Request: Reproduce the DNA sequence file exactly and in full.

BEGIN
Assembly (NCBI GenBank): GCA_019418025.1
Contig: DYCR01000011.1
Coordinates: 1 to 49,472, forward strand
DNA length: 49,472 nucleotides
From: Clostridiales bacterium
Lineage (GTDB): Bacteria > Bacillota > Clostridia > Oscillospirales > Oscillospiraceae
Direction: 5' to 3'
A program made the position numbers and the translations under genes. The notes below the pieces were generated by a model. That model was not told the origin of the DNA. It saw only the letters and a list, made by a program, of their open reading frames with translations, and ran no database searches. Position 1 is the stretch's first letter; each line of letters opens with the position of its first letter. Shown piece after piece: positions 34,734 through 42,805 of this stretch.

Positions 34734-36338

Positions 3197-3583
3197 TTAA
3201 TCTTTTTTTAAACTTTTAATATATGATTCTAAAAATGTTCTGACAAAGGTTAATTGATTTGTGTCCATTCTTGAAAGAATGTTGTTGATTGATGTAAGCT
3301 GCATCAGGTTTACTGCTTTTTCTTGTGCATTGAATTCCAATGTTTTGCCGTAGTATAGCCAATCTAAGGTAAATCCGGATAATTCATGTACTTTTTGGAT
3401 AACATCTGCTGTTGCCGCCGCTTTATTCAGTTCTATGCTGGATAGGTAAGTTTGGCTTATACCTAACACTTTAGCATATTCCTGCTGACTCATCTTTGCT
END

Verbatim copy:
Assembly (NCBI GenBank): GCA_019418025.1
Contig: DYCR01000011.1
Coordinates: 1 to 49,472, forward strand
DNA length: 49,472 nucleotides
From: Clostridiales bacterium
Lineage (GTDB): Bacteria > Bacillota > Clostridia > Oscillospirales > Oscillospiraceae
Direction: 5' to 3'
A program made the position numbers and the translations under genes. The notes below the pieces were generated by a model. That model was not told the origin of the DNA. It saw only the letters and a list, made by a program, of their open reading frames with translations, and ran no database searches. Position 1 is the stretch's first letter; each line of letters opens with the position of its first letter. Shown piece after piece: positions 34,734 through 42,805 of this stretch.

Positions 34734-36338

Positions 3197-3583
3197 TTAA
3201 TCTTTTTTTAAACTTTTAATATATGATTCTAAAAATGTTCTGACAAAGGTTAATTGATTTGTGTCCATTCTTGAAAGAATGTTGTTGATTGATGTAAGCT
3301 GCATCAGGTTTACTGCTTTTTCTTGTGCATTGAATTCCAATGTTTTGCCGTAGTATAGCCAATCTAAGGTAAATCCGGATAATTCATGTACTTTTTGGAT
3401 AACATCTGCTGTTGCCGCCGCTTTATTCAGTTCTATGCTGGATAGGTAAGTTTGGCTTATACCTAACACTTTAGCATATTCCTGCTGACTCATCTTTGCT